My project is a gamer shirt purchased in the boy’s section of a clothing store (since there were none in the girl’s section) in which I was to place an LED matrix that would display feminine images and print the word girl. That was the plan, at least. Then reality hit.I went through a process of researching, purchasing, assembling, and coding several LED matrixes, all with unsatisfactory results. Finally, I switched to an LED cord on the outside of the shirt, rather than the inside, and I have had to use a 12-volt plug-in to make it work.
In her work, “Fashion and Sexual Identity”, Samantha Brennan states, “heterosexuality is a position that is so unremarkable among heterosexuals that it becomes invisible as a structure”. The same holds true in gamer fashion. Masculinity is the norm and femininity is the other, rendering the feminine invisible. Thus, bright flashing LED seems like a good way to become visible.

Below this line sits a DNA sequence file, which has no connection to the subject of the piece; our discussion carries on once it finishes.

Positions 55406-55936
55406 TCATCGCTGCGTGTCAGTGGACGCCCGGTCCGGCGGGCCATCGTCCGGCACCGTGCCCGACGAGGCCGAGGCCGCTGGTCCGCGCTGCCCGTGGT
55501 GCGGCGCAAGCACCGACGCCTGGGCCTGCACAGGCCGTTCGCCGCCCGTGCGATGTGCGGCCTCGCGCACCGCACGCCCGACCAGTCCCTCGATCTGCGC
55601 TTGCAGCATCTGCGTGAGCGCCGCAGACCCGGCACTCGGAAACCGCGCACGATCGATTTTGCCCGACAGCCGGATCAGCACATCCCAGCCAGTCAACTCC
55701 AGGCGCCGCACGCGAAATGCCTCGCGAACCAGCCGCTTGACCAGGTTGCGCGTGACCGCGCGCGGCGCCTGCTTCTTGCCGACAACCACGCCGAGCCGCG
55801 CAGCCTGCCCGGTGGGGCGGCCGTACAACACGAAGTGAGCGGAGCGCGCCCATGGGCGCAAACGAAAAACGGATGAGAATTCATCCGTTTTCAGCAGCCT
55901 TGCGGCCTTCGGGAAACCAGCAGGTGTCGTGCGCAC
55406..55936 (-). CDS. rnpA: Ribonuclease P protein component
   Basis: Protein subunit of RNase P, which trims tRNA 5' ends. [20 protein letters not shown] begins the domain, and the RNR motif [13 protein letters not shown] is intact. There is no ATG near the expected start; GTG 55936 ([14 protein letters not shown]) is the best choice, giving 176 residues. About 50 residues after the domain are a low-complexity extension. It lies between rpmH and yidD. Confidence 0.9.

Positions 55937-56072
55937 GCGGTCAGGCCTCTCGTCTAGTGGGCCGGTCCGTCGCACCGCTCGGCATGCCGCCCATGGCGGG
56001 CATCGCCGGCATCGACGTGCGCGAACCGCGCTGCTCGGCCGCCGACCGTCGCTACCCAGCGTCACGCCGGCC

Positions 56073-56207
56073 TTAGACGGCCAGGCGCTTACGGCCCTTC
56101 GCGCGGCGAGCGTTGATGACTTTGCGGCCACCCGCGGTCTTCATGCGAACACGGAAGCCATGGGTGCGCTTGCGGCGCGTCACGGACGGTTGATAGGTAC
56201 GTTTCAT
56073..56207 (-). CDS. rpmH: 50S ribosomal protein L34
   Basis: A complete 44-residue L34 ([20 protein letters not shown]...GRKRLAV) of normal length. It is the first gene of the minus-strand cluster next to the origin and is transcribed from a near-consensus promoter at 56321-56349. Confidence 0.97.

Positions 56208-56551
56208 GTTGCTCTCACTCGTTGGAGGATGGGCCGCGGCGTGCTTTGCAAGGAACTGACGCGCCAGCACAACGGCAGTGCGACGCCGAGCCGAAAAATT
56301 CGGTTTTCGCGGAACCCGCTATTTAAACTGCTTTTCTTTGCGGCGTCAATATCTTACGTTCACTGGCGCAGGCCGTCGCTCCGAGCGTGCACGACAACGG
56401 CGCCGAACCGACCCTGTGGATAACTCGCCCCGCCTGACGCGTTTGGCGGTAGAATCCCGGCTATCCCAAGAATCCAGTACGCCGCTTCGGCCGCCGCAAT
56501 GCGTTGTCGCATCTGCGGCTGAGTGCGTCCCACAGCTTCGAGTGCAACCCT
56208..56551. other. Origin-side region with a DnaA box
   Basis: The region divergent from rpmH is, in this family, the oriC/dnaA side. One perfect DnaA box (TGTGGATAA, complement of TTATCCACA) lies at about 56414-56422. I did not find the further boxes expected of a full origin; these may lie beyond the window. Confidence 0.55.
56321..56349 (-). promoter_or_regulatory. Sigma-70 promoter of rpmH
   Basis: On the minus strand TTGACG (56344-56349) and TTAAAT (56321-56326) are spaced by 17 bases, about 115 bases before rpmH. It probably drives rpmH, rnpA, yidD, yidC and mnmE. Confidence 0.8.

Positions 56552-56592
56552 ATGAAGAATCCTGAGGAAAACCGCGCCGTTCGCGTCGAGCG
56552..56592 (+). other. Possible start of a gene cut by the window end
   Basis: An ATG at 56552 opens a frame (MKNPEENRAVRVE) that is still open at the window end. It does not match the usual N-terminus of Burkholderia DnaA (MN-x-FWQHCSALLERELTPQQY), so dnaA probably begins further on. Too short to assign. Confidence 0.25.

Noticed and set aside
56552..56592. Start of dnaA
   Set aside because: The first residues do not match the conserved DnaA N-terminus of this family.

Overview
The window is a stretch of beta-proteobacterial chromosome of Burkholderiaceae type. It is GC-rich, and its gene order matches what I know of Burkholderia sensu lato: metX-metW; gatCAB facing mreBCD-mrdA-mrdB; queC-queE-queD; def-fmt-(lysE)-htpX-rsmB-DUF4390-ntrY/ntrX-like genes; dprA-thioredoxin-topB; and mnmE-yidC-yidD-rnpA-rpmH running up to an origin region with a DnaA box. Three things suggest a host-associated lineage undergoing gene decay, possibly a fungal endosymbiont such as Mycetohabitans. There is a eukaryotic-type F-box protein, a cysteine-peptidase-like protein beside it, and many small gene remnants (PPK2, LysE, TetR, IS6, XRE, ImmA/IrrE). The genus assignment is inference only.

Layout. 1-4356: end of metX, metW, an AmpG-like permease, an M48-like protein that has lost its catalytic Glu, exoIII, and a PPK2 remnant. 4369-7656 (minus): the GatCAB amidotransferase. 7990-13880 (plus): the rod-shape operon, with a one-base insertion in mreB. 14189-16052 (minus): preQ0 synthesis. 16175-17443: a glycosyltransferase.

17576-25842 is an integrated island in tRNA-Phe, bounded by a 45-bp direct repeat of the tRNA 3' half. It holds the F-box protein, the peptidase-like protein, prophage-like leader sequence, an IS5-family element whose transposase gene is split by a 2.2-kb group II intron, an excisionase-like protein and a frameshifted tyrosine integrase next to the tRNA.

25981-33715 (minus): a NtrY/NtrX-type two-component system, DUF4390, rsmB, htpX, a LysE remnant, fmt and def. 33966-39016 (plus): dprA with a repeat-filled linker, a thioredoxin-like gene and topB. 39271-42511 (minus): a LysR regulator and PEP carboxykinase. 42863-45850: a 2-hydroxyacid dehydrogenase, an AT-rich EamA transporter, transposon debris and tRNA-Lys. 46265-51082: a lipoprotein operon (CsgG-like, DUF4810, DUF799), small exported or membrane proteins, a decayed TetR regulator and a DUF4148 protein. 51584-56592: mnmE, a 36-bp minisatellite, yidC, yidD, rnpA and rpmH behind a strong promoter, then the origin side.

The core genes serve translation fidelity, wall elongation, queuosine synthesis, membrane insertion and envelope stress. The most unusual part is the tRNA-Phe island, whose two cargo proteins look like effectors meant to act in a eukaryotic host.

The amount of knowledge I have gained from the process is incredible. I began this semester with no experience in sewing, coding, or soldering. Now I feel like I have a beginner’s level skill in all three. I honestly enjoy making and maker culture. There is such a wide variety of ideas out there and so many things that can be done and created. I’m sure that I will continue to develop the skills that I have learned in this class and apply them to future endeavors. It was the experience of making that taught me the most about maker culture and how to develop wearable technology. I was able to watch videos on soldering and apply those skills quickly. Ultimately, for my actual finished project, the sewing skills proved to be the most valuable, as hand stitching the LED wire into the shirt was required.